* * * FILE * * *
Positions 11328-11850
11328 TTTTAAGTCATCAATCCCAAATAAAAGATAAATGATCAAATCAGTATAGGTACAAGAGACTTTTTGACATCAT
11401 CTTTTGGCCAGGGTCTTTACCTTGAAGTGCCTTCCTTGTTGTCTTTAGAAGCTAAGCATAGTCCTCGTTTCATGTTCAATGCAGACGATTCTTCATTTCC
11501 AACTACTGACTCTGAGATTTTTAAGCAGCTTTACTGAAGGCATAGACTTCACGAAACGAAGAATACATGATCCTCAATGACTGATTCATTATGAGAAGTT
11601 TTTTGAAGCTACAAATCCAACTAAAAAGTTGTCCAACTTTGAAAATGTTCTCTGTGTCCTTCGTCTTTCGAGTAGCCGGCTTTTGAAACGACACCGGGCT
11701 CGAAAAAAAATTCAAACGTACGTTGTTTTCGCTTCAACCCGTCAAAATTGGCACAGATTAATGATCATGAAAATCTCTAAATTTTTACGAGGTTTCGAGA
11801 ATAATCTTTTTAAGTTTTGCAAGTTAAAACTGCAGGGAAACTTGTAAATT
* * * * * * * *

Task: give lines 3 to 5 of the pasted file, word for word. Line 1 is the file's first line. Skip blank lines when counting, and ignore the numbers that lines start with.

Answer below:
11401 CTTTTGGCCAGGGTCTTTACCTTGAAGTGCCTTCCTTGTTGTCTTTAGAAGCTAAGCATAGTCCTCGTTTCATGTTCAATGCAGACGATTCTTCATTTCC
11501 AACTACTGACTCTGAGATTTTTAAGCAGCTTTACTGAAGGCATAGACTTCACGAAACGAAGAATACATGATCCTCAATGACTGATTCATTATGAGAAGTT
11601 TTTTGAAGCTACAAATCCAACTAAAAAGTTGTCCAACTTTGAAAATGTTCTCTGTGTCCTTCGTCTTTCGAGTAGCCGGCTTTTGAAACGACACCGGGCT